Another advantage lies in the fact that, with the hitherto known processes, it was in general only economically possible to remove residual constituents in the percentage range, whereas with the process according to the invention it is possible to remove residual constituents into the ppm range (1000-5 ppm). In the presence of the swelling agent, diffusion takes place more quickly by powers of 10 than in the case of heat-induced diffusion, so that the additional costs of the preliminary steps are more than compensated. At the same time, the short residence time provides for excellent product quality, particularly in the case of heat-sensitive products. The extractant used is a liquid, a liquid gas or a gas under super critical pressure. In the context of the invention, slight solubility is understood to mean that ≦=1% by weight of the polymer dissolves in 24 hours. The process pressure is reduced with increasing swelling power of the extractant.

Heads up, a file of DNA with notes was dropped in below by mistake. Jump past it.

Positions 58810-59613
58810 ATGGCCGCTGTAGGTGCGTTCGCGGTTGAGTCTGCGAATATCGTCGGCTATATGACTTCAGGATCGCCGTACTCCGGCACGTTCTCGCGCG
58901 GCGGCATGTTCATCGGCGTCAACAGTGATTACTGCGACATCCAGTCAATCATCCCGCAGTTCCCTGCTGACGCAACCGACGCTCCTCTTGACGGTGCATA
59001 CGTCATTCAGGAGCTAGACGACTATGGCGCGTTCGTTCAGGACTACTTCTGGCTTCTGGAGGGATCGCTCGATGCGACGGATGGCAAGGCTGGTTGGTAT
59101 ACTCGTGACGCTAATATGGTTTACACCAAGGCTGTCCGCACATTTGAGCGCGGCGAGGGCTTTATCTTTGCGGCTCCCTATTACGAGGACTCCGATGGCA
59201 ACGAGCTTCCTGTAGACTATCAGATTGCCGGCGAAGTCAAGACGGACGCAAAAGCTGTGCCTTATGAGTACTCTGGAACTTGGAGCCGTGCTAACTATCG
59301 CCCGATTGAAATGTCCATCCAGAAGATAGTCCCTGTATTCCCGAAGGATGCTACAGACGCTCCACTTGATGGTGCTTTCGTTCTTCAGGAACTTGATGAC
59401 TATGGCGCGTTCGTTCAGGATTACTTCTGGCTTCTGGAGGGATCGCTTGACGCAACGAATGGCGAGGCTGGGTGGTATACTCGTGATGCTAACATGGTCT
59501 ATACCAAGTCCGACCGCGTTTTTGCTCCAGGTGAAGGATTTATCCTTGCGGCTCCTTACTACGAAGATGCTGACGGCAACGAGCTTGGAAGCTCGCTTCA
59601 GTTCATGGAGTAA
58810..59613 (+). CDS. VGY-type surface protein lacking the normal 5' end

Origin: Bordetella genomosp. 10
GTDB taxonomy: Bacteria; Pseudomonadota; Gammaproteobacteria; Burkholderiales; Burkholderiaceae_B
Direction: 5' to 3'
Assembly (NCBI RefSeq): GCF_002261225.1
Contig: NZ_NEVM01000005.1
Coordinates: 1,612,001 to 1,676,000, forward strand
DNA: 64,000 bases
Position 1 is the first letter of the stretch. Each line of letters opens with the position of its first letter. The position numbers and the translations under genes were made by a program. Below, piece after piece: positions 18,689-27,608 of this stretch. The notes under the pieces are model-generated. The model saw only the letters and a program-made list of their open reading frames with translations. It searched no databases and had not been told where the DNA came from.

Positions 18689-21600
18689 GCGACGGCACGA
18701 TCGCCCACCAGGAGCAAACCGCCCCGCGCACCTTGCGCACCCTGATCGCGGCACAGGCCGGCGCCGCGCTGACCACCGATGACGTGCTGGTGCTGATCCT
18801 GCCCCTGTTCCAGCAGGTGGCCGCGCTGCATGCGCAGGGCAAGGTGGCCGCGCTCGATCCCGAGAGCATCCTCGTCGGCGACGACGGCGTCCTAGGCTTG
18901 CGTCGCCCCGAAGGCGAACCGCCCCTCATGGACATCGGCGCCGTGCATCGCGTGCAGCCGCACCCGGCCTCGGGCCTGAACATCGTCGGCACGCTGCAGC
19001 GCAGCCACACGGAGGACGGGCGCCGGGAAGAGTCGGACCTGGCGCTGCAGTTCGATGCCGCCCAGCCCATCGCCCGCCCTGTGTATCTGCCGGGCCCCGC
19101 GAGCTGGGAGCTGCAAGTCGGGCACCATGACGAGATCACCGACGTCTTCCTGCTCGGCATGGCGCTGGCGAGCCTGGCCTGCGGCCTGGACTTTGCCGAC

In the interests of effectiveness, the process temperature should preferably be 5° to 10° C. below the glass transition temperature.
In one particular embodiment of the process, an increase in the original volume of from 1 to 10% by volume is adjusted by swelling.
In the above range, good results can be obtained without product damage by virtue of the short residence times. The increase in volume should preferably amount to between 5 and 10% by volume for a pressure of ≦=5 bar or to between 1 and 5% by volume for a higher pressure.
In another embodiment of the process, a predetermined quantity of extractant is brought into contact with the polymer after the desired removal of unwanted residual constituents.